Atlanta-based Cumulus Media owns high-quality FM and AM radio stations in 56 U.S. markets and the Caribbean. This number increased to 272 recently, following the acquisition of Nashville, TN-based WSM-FM and WWTN-FM, marking the fourth and fifth company-owned stations in that city alone.
With five stations broadcasting from two different facilities within the city limits, it was time to consolidate all operations under one roof. The media company already owned a two-story building in Nashville, so location was not a problem. Both floors were gutted to accommodate the remodeling required to add WSM-FM and WWTN-FM to existing stations WRQQ-FM, WQQK-FM and WNPL-FM.
The first floor was renovated for administration, business and sales. The second floor was rebuilt to house the studios and relevant personnel. The heating and air-conditioning systems were obsolete and needed to be replaced, and the entire electrical system was inadequate and required new lines to be installed. The ultimate design emerged following a tremendous amount of thought, planning and consultations with program directors and air staff.
Attention to detail was a priority. Each piece of furniture was designed to fit each room. Where people would sit and where TV monitors would go was taken into consideration. An acoustical consulting firm was hired to offer advice on achieving maximum efficiency in each room's noise rating.
Breaking with tradition, Cumulus built clusters, or “pods,” instead of linear rows of studios. Each air studio is grouped with its program director's office. Keeping each station's personnel together helped preserve its individual personality, and placing the program director in the cluster keeps him close to his people and the heart of the broadcast.
Another significant feature of the facility is a glass-enclosed live performance studio with its own separate control room. Designed and built around the specific needs of live acts, the room will serve a dual purpose as both a radio and TV studio. The company consulted with engineers from Country Music Television (CMT) and the Grand Ole Opry to be sure the studio incorporated enough functionality to accommodate acts both large and small, both radio and television. A daily morning television program, complete with graphics, will originate from the fully featured studio.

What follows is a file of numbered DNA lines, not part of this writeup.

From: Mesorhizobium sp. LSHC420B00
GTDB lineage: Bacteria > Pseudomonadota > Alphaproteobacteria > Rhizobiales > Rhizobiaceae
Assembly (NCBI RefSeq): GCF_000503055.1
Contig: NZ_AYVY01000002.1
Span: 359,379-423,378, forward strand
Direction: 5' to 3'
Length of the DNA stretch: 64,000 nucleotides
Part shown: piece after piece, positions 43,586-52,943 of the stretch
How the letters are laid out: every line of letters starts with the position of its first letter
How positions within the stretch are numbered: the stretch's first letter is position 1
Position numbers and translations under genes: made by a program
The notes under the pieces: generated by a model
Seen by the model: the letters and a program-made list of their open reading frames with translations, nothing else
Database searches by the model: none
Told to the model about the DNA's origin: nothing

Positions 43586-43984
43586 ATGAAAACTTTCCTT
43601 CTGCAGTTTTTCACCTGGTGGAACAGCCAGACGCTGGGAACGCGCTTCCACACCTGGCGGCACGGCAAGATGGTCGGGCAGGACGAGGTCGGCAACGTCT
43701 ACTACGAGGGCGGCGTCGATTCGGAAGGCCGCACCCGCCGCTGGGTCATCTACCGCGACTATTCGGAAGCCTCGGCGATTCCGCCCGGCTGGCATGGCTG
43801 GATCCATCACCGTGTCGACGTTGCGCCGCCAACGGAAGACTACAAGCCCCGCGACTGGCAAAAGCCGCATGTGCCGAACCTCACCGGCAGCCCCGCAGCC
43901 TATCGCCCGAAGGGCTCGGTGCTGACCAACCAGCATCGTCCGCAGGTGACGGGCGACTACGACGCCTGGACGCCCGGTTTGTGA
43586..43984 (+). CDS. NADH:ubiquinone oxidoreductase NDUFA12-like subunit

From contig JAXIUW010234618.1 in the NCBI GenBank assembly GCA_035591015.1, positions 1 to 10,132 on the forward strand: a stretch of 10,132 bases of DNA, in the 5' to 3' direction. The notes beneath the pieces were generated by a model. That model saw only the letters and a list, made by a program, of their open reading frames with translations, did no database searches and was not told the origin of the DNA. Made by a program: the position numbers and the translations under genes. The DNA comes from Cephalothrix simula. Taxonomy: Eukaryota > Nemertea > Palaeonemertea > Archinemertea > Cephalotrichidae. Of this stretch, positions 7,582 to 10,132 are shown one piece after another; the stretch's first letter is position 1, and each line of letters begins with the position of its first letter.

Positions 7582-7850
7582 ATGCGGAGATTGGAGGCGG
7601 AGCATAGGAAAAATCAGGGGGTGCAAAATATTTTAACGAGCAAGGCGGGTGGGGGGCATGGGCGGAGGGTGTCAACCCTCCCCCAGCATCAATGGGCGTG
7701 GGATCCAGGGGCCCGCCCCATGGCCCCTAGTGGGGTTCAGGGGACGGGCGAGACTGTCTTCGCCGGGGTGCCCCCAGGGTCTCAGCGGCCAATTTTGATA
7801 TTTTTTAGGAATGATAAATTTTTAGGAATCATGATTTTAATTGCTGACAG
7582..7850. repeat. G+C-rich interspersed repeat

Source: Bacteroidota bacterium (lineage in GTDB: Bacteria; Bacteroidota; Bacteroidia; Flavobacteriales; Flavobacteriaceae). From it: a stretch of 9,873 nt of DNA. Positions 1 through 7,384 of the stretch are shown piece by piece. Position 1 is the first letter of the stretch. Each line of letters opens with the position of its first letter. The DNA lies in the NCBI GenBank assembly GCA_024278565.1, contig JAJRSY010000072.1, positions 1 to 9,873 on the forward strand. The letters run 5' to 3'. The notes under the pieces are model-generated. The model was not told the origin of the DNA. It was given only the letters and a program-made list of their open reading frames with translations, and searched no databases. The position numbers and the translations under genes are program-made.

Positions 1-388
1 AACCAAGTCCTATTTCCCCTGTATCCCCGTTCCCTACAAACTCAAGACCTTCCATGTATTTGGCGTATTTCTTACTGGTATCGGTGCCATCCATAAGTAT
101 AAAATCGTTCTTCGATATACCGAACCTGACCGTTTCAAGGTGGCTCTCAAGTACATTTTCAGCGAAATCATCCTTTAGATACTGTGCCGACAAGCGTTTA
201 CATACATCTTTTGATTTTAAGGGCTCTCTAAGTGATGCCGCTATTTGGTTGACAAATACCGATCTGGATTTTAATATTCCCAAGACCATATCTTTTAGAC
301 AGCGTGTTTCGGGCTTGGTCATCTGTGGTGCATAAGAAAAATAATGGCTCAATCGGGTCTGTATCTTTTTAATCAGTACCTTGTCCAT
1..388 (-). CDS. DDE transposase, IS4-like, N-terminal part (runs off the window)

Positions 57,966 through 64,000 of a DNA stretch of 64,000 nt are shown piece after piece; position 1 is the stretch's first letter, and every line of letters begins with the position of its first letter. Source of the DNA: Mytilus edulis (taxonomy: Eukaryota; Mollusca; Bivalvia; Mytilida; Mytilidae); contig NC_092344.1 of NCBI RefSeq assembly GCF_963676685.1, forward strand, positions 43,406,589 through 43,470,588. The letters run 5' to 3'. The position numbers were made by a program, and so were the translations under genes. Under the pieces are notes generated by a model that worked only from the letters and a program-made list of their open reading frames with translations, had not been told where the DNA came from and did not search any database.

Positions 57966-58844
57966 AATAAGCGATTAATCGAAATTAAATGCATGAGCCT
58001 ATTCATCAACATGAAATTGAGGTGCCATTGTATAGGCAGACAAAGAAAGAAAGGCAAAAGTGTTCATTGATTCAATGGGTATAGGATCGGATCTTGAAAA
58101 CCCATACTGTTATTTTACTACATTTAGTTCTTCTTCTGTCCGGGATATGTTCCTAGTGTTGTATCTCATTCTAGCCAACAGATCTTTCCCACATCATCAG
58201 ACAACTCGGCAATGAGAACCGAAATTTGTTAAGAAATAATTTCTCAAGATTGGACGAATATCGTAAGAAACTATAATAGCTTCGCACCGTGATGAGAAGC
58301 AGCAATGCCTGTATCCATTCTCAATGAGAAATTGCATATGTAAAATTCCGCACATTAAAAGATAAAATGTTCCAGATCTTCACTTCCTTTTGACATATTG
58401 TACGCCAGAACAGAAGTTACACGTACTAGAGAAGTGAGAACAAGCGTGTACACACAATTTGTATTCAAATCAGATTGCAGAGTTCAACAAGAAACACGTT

Once the architectural plans were nailed down, it was time for technical considerations. The media group has enjoyed a long-standing relationship with Wheatstone, so it was an easy decision to go with Wheatstone's work-surface technology again. The entire facility is being built digital, from the CDs to the transmitter, with source gear as the only possible exception. The media company chose Wheatstone's new digital, modular D-9TV console to process audio on the television side of the operation, and a G-5 for the radio end. The entire infrastructure is based around a digital audio BRIDGE network router — a dual domain routing system that is expandable via fiber optic links to multiple router cages. The company designed its Houston, TX, and Eugene, OR, facilities around the BRIDGE system as well.
A great deal of equipment, furniture and functionality had to be packed into the five-station, 19,000-square-foot facility. The compact D-9 capitalizes on work-surface area. Its configuration includes multiple outputs, surround sound options, subgroups, DCM masters, monitor functions and communication circuits, as well as a wealth of operational functions.
With a low profile, through-counter design, the G-5's compatibility with the BRIDGE router digital audio network system will allow all studio control surfaces to access a common pool of shared signal sources. The media company chose fiber-optics over cable for digital links from each studio to the rack room. These single-run digital links saved enormously on wiring costs.
Completion of the five-station complex is scheduled for February 2004.
Scott Studios automation
D-9 TV digital television console
G-5 digital audio radio console
BRIDGE digital audio network router
European Cabinetry furniture
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